Persistent NAFLD increases risk for subclinical carotid atherosclerosis
New findings from a retrospective study showed patients with persistent nonalcoholic fatty liver disease were at an increased risk for developing subclinical carotid atherosclerosis.
“NAFLD is associated with metabolic syndrome, diabetes and cardiovascular disease morbidity and mortality, indicating that NAFLD is a multisystem disease closely linked to metabolic disease and atherosclerotic [cardiovascular disease],” Geum-Youn Gwak, MD, PhD, of the department of medicine, Samsung Medical Center, Sungkyunkwan University School of Medicine, South Korea, and colleagues wrote.
They analyzed data from 8,020 adult men without carotid atherosclerosis who underwent multiple health examinations at Samsung Medical Center’s Health Screening Center in Seoul, South Korea, between January 2005 and December 2013. All men completed self-administered health questionnaires and underwent extensive physical examination. Researchers used ultrasonography to measure NAFLD and classified patients into four groups based on baseline and follow-up findings: no NAFLD, developed NAFLD, regressed NAFLD or persistent NAFLD.
Subclinical carotid atherosclerosis was defined as a patient developing an abnormally increased carotid intima-media thickness or evidence of carotid plaque — popular markers of subclinical atherosclerosis that predict cardiovascular disease — and measured via ultrasound.
During a median 3.3-year follow-up, 2,523 patients developed subclinical carotid atherosclerosis, with a 3-year cumulative incidence of 14.3%. The 3-year cumulative incidences of subclinical carotid atherosclerosis were 13.6% in patients without NAFLD, 12.2% in patients with developed NAFLD, 11.4% in patients with regressed NAFLD and 16.8% in patients with persistent NAFLD.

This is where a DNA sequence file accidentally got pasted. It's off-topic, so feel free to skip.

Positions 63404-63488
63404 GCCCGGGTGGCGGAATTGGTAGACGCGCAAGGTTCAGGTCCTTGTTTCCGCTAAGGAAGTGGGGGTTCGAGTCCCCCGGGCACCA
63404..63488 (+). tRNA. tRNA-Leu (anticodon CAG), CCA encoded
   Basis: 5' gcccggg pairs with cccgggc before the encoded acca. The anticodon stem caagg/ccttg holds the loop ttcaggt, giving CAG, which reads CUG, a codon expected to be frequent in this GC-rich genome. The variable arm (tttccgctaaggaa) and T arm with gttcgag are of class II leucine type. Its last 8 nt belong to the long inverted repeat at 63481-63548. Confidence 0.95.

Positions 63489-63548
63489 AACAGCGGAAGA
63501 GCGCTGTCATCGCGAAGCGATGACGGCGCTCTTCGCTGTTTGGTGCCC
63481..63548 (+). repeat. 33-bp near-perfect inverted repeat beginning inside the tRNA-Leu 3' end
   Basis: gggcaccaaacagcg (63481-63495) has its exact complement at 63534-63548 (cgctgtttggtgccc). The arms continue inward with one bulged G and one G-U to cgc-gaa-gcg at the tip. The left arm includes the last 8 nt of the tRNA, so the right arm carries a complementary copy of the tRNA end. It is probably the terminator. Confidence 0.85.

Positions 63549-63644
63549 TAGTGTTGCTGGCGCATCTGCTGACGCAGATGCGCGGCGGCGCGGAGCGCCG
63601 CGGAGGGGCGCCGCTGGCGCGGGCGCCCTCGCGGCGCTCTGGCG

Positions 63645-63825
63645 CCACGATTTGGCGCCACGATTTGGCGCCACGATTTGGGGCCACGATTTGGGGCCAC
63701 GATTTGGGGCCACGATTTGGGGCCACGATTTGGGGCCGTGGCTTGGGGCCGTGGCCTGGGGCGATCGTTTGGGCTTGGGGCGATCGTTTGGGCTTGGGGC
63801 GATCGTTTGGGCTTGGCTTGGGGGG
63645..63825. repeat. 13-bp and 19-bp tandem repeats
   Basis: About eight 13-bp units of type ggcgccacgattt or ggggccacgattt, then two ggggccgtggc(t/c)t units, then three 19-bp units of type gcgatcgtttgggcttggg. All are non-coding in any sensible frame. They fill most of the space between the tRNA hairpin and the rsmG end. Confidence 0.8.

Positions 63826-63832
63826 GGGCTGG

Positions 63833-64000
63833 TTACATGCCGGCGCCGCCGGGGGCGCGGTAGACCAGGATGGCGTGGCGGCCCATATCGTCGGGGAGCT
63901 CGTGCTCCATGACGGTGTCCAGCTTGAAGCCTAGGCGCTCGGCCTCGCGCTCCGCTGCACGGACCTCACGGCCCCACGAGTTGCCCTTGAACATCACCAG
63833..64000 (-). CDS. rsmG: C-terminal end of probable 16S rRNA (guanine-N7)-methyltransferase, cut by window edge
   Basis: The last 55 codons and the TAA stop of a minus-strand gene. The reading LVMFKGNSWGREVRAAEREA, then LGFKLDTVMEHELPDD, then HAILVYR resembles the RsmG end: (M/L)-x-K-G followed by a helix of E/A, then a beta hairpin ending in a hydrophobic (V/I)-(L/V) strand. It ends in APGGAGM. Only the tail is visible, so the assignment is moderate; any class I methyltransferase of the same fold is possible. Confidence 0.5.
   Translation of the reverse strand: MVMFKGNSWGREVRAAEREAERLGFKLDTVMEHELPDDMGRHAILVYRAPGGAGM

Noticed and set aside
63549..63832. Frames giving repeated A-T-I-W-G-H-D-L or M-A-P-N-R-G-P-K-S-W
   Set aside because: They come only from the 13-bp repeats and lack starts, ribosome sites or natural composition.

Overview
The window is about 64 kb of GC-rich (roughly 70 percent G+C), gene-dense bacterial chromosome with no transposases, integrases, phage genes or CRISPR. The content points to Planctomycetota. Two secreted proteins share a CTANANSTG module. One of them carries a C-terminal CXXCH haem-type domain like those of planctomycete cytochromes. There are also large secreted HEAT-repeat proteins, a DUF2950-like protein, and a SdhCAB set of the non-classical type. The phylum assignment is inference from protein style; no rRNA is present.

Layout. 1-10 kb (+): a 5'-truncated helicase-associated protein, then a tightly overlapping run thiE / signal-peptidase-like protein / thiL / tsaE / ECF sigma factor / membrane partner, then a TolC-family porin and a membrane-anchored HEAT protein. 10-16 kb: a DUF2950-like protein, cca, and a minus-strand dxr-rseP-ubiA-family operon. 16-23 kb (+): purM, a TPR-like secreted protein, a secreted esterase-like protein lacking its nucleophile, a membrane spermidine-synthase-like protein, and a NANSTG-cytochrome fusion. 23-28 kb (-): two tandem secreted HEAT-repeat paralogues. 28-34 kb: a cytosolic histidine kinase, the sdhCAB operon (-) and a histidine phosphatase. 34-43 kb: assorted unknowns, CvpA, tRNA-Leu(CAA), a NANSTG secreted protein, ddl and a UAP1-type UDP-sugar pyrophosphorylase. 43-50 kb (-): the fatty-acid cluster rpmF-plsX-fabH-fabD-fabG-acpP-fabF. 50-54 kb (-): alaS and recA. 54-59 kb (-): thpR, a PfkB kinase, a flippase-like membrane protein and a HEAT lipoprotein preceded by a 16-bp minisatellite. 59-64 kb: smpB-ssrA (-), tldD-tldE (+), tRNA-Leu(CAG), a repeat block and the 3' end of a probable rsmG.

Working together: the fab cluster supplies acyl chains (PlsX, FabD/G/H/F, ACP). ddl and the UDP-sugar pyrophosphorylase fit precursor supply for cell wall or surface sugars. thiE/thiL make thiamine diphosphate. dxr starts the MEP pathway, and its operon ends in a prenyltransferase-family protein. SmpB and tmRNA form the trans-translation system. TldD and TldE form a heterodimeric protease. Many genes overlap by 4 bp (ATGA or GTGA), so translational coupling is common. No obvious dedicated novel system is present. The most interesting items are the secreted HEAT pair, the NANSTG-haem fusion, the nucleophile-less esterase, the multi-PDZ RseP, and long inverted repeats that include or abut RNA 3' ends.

In a multivariate-adjusted analysis, the age-adjusted HR for subclinical carotid atherosclerosis development comparing patients with persistent NAFLD with patients with no evidence of NAFLD was 1.23 (95% CI, 1.13-1.35). This association remained even after adjusting for smoking, alcohol, BMI and weight change (HR = 1.13; 95% CI, 1.03–1.25). However, this did not remain the same for metabolic variables.
When comparing patients with regression of NAFLD with patients with persistent NAFLD, the HR was 0.82 (95% CI, 0.69–0.96). The risk for developing subclinical carotid atherosclerosis was higher in men with high NAFLD fibrosis score, high Fibrosis-4 scores and high levels of gamma-glutamyl transferase at baseline.
“This association was explained by metabolic factors that could be potential mediators of the effect of NAFLD,” the researchers concluded. “Prospective studies are needed to determine whether treatment of NAFLD can reduce this risk.” – by Melinda Stevens
Disclosure: The researchers report no relevant financial disclosures.